While I'm away, readers give the advice.
On fielding difficult personal questions: I'm grateful to those who write in about how painful it is when people ask them if they ever wanted to have children and related painful questions. It's important that we keep in mind these are sensitive questions for many.
At the same time, I have to wonder, if we can't ask each other about emotional topics, then why are we having conversations? I understand the desire to avoid difficult topics in certain situations, particularly in the workplace. But if I ask someone questions about their personal life, it's because I wish to make a personal and, yes, emotional connection.
In my opinion, it only benefits us to open up possibilities for sharing emotions, whether positive or negative. No one is alone in having experienced pain or suffering. Being honest about the difficulty of certain topics gives the listener/inquisitor the opportunity to understand you a little bit better and to show compassion. If the listener doesn't respond with compassion, then it reflects poorly on her/him, not on the person who is opening up.
I hope that we can all strive for more emotional honesty in conversation, even when sharing our pain and sadness makes us feel vulnerable or uncomfortable, or when we are worried we will make our conversational partner feel uncomfortable. These opportunities to make meaningful connections with others are far too rare to pass up.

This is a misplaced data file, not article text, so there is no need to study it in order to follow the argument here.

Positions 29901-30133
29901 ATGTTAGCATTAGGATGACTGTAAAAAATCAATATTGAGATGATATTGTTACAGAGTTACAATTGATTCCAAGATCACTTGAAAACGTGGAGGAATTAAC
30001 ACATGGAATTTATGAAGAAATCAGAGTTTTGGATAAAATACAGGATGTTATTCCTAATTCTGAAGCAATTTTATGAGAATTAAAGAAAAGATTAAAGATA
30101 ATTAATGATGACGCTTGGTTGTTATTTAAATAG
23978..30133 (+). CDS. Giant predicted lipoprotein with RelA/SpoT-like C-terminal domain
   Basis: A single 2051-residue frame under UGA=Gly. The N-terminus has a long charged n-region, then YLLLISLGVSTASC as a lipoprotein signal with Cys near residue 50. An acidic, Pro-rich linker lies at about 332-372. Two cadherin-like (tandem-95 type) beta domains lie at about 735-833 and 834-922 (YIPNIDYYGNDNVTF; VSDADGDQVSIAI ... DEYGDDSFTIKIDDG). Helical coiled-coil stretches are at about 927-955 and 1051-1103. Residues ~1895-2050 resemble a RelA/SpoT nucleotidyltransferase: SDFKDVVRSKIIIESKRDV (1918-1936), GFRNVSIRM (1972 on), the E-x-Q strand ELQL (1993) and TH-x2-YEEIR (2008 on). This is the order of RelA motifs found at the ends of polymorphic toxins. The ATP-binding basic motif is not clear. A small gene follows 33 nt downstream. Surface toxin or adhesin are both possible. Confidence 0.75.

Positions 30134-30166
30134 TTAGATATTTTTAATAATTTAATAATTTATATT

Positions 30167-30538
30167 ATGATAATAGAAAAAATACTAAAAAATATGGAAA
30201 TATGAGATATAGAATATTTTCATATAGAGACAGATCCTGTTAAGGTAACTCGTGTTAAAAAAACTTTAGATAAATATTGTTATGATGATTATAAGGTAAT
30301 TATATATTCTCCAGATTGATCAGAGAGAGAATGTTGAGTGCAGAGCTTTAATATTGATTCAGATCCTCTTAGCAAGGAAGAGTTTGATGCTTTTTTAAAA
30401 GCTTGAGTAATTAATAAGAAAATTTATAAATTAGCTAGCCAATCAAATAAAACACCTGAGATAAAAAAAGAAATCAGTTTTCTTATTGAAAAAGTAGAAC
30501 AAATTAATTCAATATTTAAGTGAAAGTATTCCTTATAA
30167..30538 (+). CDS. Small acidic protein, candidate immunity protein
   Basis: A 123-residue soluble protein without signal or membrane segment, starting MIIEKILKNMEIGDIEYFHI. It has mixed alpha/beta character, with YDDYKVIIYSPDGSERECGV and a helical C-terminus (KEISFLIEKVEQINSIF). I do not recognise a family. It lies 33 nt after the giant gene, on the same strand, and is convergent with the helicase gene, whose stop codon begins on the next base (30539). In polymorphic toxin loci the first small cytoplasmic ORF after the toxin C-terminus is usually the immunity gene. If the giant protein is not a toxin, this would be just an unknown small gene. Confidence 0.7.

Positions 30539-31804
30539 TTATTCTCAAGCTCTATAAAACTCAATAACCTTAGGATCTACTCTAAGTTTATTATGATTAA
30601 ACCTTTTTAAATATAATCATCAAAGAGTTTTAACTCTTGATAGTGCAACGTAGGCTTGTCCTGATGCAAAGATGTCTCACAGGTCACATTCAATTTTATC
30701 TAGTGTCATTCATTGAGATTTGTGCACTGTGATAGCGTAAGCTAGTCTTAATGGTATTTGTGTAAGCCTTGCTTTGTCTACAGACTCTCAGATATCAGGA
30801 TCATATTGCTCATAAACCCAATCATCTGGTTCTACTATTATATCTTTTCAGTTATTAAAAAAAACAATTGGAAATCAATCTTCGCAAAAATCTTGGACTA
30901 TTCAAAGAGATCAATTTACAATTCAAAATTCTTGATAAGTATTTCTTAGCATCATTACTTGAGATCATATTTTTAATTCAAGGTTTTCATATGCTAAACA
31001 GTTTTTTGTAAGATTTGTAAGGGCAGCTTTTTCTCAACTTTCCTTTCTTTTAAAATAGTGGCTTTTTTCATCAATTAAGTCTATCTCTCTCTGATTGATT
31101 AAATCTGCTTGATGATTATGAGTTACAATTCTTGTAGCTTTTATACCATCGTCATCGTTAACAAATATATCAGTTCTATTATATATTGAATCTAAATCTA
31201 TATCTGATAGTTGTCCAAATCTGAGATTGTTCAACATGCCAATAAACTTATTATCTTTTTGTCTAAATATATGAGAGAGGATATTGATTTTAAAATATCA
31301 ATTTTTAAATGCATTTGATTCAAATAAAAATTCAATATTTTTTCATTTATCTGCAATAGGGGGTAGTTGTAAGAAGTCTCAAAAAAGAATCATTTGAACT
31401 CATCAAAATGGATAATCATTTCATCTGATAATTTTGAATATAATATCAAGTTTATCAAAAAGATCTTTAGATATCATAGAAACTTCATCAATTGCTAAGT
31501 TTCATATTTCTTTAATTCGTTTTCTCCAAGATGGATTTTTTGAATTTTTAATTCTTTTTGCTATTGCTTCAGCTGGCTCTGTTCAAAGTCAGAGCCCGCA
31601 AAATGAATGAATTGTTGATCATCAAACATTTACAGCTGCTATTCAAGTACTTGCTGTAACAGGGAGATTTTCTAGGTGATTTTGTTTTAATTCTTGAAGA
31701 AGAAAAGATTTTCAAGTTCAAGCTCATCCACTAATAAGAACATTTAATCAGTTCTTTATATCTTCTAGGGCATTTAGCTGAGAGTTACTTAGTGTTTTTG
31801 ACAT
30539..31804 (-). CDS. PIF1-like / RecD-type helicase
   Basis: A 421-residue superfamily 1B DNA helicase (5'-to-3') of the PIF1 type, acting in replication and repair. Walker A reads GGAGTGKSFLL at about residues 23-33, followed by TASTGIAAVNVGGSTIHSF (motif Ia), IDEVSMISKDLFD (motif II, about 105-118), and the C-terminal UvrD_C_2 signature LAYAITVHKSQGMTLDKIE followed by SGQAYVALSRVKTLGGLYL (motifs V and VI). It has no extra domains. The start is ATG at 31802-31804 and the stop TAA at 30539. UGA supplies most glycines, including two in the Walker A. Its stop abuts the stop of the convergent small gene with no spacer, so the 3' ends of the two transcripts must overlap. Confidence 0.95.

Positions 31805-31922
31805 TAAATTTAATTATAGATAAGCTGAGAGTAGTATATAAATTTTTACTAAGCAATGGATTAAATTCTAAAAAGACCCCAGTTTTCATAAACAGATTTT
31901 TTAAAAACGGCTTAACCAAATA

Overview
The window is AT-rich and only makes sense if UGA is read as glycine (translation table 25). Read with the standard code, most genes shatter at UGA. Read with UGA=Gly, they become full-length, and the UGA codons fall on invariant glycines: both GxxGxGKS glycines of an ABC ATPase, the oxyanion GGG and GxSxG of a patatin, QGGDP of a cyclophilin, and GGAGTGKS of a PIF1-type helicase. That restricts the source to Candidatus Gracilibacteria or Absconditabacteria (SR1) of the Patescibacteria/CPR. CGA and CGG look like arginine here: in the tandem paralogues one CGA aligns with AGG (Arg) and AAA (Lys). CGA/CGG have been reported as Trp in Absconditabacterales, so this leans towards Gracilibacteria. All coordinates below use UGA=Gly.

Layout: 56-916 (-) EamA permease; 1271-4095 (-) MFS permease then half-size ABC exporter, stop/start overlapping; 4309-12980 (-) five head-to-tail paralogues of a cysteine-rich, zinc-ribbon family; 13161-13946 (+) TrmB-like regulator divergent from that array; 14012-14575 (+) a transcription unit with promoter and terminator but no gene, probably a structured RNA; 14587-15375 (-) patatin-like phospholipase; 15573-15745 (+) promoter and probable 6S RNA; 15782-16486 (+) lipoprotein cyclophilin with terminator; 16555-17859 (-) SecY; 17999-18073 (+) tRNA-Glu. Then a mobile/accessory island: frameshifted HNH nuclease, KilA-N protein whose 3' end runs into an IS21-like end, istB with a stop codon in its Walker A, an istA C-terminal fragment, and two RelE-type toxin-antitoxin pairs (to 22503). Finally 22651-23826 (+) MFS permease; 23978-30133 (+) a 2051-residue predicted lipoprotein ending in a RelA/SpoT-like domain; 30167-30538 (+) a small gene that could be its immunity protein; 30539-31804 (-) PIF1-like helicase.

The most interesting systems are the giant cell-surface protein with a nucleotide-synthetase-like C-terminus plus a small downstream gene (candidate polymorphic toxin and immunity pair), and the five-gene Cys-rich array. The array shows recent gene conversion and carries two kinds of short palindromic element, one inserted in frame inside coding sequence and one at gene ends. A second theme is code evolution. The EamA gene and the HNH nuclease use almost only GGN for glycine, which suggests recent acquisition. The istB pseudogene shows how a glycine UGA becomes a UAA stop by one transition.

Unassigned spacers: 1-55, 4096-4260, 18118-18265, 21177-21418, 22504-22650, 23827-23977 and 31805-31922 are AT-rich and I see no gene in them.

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On wanting others to fuss over your birthday: I was a December baby and even as a child my birthday always got lost in the distractions of Christmas preparation or (later) end-of-term exams. Gifts would often be "half for birthday, half for Xmas" and Christmas cards often had a "P.S. Happy Birthday."
Since I became a grownup (at about 25 or so), I started my own birthday celebration. I buy toys. When I was a poor grad student, I bought one or two. Now that I'm older, I buy more (and take a tax deduction). They go to Toys for Tots or the local charity's giving tree. I really enjoy going down the aisles and grabbing whatever catches my eye, and the buzz lasts for several days as my living room fills with cool stuff. The buzz is twofold since the whole thing is my own little secret that I don't share with anyone else.
Perhaps someone else's buzz would be to do this with a group. Maybe there is a social service group that collects clothes or school supplies for foster kids. Don't you love that schoolgirl rush from buying new binders, backpacks and pencil cases? New pink sweaters and hair clips? Maybe there is a food bank that needs a carload of baby food or diapers. Or maybe you can celebrate a milestone birthday (40?) by starting to sponsor a child through Plan or World Vision. I offer these not to push the charity aspect, but to pass on the message that this really can give people the celebration feeling they think is missing.